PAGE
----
Human beings are generally creatures of habit, so naturally it takes time to create lasting change in the way people fundamentally approach their work. The end goal of implementing an agile operating model is to transform the way an entire organization adapts to a new way of thinking, from decision-making to product development.
That magnitude of change represents a cultural shift within a workplace, and consequently requires adaptable planning and full participation from every level of the organization in order to achieve success. Here’s an overview of what your company can expect after deciding to implement an agile model, how to prepare for potential challenges and where to invest your resources for best outcomes.
The decision to implement an agile model often requires a great deal of consideration, discussion and commitment, so it’s understandable that many companies are anxious to incorporate agile principles before they have a clear roadmap for how to proceed. Taking the time to plan the first steps will likely make for a smoother transition, and ultimately long-lasting change that leads to greater efficiency and profitability.
Organizations should begin the implementation by truly understanding the drivers for their change before engaging a provider to help them move toward an agile model. Specifically, what are the business outcomes the organization is looking for? It’s best to carefully identify the desired business benefits (like improved revenue generation) and work those into your goals instead of blindly clinging to a specific agile process like Scrum. If this discussion is successful, it should provide both the starting point and end goals for the agile implementation. Understanding the driving forces and desired business outcomes for implementing an agile model will more naturally lead to defining metrics and key markers of success for the project later on.
After the initial discussion about driving forces and intended outcomes, it’s time to “get the ground ready” with the right conditions to start the implementation. A culture shift could take anywhere from a few months to a few years, depending on the size and scope of your organization. The more divisions and departments you have, the more involvement and effort for a major cultural shift is likely to take.
First and perhaps most importantly, begin getting buy-in at every level of the organization. Of course, getting buy-in is going to be a process that happens over months (if not years), and definitely not overnight. If the shift to an agile model is going to work, the entire team all the way up to the executive level needs to be fully on board, but that generally starts with a handful of IT team members and mid-level sponsors from the business side who will become the “champions” for the agile transformation. These “champions” should help deliver some quick wins to the rest of your team that really demonstrate the tangible benefits of an agile model and bring more people on board. Later in the agile implementation these “champions” can become the coaches who continue the company’s cultural transformation after the training organization’s engagement has ended. The level of buy-in throughout the organization is something that needs to be continuously assessed, so be prepared for regular check-ins with your team leaders and coaches during the implementation.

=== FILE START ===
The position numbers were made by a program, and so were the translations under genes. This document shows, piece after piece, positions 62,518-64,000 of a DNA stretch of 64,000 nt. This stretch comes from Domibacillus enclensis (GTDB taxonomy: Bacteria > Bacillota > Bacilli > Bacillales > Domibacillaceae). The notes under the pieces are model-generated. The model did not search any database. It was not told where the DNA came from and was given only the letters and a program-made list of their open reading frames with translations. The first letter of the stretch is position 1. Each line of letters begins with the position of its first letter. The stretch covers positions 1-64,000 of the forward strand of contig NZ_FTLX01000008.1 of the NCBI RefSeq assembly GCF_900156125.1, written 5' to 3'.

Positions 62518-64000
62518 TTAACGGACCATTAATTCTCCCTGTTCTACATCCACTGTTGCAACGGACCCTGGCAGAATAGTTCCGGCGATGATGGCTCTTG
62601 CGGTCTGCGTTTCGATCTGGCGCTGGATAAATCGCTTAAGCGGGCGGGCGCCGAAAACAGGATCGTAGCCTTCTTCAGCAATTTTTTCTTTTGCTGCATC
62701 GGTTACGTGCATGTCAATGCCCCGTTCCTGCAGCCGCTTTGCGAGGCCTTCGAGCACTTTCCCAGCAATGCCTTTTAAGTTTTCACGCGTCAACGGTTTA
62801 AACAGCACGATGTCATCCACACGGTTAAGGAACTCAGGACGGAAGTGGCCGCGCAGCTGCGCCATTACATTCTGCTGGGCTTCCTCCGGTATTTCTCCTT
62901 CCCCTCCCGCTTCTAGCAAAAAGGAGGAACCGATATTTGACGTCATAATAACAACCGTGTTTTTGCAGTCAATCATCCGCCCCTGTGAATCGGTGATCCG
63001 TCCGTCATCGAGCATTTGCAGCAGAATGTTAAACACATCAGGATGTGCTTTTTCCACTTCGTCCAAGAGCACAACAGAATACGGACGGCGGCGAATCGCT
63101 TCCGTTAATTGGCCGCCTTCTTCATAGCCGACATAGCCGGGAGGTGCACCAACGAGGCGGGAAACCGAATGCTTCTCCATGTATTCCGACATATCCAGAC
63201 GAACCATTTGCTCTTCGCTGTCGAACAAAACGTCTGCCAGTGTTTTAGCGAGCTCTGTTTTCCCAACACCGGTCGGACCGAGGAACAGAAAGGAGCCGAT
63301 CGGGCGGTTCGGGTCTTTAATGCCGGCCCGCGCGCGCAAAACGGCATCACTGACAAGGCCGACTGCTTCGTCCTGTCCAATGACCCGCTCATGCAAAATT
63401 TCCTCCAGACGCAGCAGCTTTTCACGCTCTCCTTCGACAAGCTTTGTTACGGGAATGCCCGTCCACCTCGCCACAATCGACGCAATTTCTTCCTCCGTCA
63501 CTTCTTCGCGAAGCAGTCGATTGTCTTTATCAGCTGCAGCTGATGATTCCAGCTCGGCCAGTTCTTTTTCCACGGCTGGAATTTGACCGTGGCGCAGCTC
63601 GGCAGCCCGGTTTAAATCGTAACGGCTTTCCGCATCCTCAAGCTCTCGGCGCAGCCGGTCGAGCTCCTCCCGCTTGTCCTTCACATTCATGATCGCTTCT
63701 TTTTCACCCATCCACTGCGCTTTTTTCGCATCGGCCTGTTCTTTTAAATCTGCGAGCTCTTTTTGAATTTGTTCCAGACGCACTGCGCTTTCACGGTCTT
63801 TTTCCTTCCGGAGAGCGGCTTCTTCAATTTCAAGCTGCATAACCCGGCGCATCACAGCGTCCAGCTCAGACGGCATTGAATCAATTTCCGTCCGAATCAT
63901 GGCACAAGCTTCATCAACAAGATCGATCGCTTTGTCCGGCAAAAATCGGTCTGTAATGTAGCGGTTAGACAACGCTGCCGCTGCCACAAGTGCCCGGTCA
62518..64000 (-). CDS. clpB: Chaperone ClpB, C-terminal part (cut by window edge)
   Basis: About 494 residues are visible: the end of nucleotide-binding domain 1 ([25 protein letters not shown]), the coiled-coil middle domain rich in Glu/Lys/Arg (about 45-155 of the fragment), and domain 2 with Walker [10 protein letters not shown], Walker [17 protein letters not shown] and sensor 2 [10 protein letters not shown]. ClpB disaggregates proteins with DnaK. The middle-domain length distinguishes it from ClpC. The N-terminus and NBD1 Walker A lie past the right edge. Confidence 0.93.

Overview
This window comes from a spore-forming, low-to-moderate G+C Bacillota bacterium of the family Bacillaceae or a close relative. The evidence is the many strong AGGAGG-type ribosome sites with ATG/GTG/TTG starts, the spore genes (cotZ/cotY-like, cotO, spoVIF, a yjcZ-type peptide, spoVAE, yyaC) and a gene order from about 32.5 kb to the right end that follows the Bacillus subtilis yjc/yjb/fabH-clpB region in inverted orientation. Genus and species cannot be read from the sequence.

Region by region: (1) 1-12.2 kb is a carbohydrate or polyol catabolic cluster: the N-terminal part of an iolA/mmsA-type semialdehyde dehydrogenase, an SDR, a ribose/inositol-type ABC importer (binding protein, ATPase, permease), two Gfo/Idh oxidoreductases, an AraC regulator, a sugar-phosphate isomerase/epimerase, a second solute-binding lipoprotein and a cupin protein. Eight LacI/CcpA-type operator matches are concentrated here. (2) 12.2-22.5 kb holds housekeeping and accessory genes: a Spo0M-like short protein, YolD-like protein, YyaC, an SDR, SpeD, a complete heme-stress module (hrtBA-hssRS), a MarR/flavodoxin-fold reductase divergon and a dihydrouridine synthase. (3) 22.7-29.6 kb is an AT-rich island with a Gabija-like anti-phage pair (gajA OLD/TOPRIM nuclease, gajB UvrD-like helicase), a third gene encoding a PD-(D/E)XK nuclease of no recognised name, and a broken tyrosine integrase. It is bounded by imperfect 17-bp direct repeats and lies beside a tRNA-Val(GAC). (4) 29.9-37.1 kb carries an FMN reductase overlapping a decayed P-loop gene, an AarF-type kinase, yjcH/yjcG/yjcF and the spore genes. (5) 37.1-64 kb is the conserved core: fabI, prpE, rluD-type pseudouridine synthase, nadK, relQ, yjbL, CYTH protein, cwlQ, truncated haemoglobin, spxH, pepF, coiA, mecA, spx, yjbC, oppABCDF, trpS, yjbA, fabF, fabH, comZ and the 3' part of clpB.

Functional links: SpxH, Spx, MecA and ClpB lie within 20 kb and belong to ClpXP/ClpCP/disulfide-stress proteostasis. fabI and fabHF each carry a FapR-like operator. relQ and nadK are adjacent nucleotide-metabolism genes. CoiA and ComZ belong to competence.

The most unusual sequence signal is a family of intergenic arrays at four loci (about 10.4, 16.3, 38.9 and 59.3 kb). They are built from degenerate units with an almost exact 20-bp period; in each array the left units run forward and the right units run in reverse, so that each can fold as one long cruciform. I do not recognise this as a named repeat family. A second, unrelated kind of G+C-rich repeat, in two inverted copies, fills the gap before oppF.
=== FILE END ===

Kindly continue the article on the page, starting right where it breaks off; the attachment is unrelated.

Picking a New Model(s)
Other activities include identifying an agile model (or two) that is aligned with the company’s strategic goals, culture and way of thinking. In addition, make sure the agile coaching organization you’re working with helps your company use the same language to describe concepts, processes and outcomes so you’re on the same page communication-wise throughout the project.
A Note on Timing
The amount of time it ultimately takes to make the shift to an agile model is going to vary greatly between organizations, but the critical element for employees to gain an agile mindset shouldn’t be rushed. Most companies can expect a transformation that will last from one to three years if they intend to achieve long-lasting change. And as change continues to accelerate in the wider marketplace, these transformations may even become an internal culture of constant change to adapt to new technologies, competition and customer expectations. During that first year, employees who have been approaching their work the same way for a long time will need to relearn their ways of thinking and skillsets. Infusing an education-led transformation approach has the benefit of having employees own their continuous learning. Have patience with this process, because this work-based education is how true transformation to agile thinking takes place. But you can also expect incremental changes in the way they make decisions and deliver products to market throughout that time, making shorter-term benefits to your company achievable.
Companies should keep in mind that the timeline for implementing an agile model depends on the company’s level of buy-in and engagement in the process. If your company wants effective results, be prepared to work closely with your change and education partner, invest time and energy in securing buy-in, conditioning minds with adapting to new ways of thinking and gaining early successes. This will provide you with the momentum necessary to achieve your transformation.